The city annexed Phinney's property when it annexed Fremont in 1891, and finally bought Phinney’s estate in 1900 for $100,000, causing a fire storm of complaints about purchasing a rich man’s private park (now Woodland Park) located so far from Seattle. When the Olmsted Brothers, a Massachusetts planning firm, started work on Seattle's comprehensive parks plan in 1903, the company included this property in the plan and decided to expand the tiny zoo with "hardy animals." The animals from the Leschi zoo were given to the city's collection when the zoo was sold.
Later, the city would pick up Tusko, an elephant thought to be the largest in captivity.
But Tusko had a temper. He had been sold by a legitimate circus to a series of inexperienced small-time operators, who used the huge elephant as their main attraction. “As big as 1,080 people and 550 horses,” the ads shouted. In the early 1920s Tusko went berserk in Sedro-Woolley, where he threw his trainer and took off on a 30-mile, two-day rampage destroying cars, a couple of barns, and many utility poles before he came upon a still, where he gorged himself on fermenting sour mash for long enough to calm down.
When his small-time torturers exhibited him in Portland over Christmas of 1931, Tusko ripped up his tent and stood triumphant among the debris with all but one of his tethers broken. Then-owners Jack O’Grady and Sleepy Gray, who had bought Tusko at the Oregon State Fair, where he had been abandoned, for the price of his feed bill, quickly called police. The police chief decided to shoot Tusko on the spot and assembled several officers to do the deed, but Portland Mayor George Baker wouldn’t have it. He ordered the police to holster their weapons.
In Seattle in 1933, Tusko got the attention of mayor John Dore, who waded into a controversy and a comedy of errors that left the elephant stranded in downtown Seattle with the city feeding him. Dore heard that Tusko's owner planned to shoot the animal, stuff, and sell him. That was enough for Dore the person, and certainly Dore the politician. He seized the animal for non-payment of feed and proposed taking him to the zoo, which authorities ultimately did, closing down streets along the way and walking Tusko up to the zoo.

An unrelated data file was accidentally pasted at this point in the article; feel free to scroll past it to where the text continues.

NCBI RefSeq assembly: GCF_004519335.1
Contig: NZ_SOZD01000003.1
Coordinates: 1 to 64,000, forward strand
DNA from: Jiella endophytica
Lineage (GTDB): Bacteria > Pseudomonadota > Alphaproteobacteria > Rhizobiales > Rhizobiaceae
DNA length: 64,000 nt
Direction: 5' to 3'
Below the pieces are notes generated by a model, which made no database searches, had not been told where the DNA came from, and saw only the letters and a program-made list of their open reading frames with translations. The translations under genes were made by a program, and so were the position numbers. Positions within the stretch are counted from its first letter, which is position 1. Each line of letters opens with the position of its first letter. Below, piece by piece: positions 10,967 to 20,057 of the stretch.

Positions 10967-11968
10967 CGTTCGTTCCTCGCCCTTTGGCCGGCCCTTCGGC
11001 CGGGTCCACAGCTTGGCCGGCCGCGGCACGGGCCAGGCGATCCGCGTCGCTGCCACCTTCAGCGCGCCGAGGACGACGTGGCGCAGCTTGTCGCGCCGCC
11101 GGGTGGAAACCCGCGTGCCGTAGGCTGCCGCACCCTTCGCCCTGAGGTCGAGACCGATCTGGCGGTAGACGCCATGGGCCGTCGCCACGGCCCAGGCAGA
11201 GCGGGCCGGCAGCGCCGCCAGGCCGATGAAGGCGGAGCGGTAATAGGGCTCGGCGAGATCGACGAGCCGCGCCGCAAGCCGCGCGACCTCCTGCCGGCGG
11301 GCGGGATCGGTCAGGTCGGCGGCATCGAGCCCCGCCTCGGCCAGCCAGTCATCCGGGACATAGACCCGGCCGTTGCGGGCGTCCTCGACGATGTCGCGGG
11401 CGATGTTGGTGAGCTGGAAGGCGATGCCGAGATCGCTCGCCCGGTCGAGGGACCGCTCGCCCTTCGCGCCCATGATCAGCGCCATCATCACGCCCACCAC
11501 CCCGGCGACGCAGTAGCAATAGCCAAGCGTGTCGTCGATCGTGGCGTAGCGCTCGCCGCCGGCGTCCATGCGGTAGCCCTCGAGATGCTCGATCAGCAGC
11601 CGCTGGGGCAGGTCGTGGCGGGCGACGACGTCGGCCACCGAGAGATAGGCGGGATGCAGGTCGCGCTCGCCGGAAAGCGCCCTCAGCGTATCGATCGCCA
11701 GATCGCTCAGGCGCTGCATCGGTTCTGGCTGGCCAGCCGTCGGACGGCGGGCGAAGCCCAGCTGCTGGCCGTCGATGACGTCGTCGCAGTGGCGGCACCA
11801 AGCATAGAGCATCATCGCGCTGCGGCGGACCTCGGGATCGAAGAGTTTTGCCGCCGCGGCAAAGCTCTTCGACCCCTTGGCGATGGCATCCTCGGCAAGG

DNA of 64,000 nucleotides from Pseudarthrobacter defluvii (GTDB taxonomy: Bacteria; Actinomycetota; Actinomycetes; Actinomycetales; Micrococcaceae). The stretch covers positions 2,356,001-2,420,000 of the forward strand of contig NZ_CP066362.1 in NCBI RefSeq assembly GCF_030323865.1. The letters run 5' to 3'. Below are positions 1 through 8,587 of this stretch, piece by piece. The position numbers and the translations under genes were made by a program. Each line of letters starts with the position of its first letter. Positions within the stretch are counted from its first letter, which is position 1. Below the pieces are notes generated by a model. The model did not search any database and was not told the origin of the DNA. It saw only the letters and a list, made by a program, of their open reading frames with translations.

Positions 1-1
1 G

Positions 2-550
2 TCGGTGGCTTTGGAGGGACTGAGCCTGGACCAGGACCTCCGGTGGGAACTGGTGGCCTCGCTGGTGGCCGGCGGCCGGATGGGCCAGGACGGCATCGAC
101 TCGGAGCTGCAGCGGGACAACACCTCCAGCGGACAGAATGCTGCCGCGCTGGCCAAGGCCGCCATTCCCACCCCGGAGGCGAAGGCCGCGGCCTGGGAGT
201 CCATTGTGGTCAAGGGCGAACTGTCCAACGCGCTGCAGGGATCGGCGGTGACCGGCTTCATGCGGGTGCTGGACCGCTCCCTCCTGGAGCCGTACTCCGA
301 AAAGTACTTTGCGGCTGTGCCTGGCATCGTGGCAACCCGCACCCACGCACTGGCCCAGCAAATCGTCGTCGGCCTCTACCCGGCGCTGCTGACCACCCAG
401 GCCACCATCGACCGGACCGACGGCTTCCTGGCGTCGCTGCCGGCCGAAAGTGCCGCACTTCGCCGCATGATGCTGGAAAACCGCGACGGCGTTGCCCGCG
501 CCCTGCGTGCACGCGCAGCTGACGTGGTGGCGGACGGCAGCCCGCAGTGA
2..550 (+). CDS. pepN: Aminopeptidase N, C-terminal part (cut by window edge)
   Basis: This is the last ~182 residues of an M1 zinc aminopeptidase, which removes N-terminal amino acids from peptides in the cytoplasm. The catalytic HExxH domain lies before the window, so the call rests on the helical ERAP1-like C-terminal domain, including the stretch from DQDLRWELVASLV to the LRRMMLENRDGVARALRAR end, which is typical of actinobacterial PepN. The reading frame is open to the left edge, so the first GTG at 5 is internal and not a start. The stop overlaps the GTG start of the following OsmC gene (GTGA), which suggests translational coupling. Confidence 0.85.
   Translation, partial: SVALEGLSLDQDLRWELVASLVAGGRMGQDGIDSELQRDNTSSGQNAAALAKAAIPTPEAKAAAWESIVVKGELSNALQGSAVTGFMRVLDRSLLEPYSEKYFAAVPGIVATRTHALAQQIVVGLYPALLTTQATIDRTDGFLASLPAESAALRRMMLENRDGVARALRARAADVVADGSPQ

Just as they got Tusko settled and after 80,000 visitors came to the zoo to see him, the zoo started a campaign raise the money to keep him fed and in a decent shelter. Weeks later, Tusko laid down on his side and died of a blood clot to his lungs.
Meanwhile south of the zoo, the George Washington Bridge was being built across Lake Union.This led to Seattle’s first freeway fight over a "speedway" through Woodland Park. The speedway would turn out to be Aurora Avenue North and it would, save for three little-used bridges, divide the park into Upper Woodland and Lower Woodland after an initiative to abandon the project failed.
Tusko and the bridge motivated George Bartholick.
The horrible treatment given animals by most zoos — sterile cages, restraints, nothing to break the monotony of imprisonment — plus the division of Woodland Park by Aurora Avenue moved George to weave those two unrelated events into a singular theme that George saw as the centerpiece of his zoo project.
He wanted to cross Aurora with a superlative, glass-covered zoo exhibit that would create room for the eastward expansion of the zoo into Lower Woodland Park, where animals could have even more room for natural living spaces.
Rather than solve the divisions created by Aurora though, George’s plan made them sharper. The fact that this really cool idea doubled the budget was a problem. Recreation interests, seeing a major encroachment, were organized by Benella Caminiti — who ironically both worked at the Washington Primate Research Center and hated zoos. Caminiti had become involved as a powerful opponent. Passionate and tireless, she ultimately brought George’s plan to the Seattle ballot, where it was defeated. The zoo director, an interesting and creative businessman whose own passion was a world class zoo, resigned.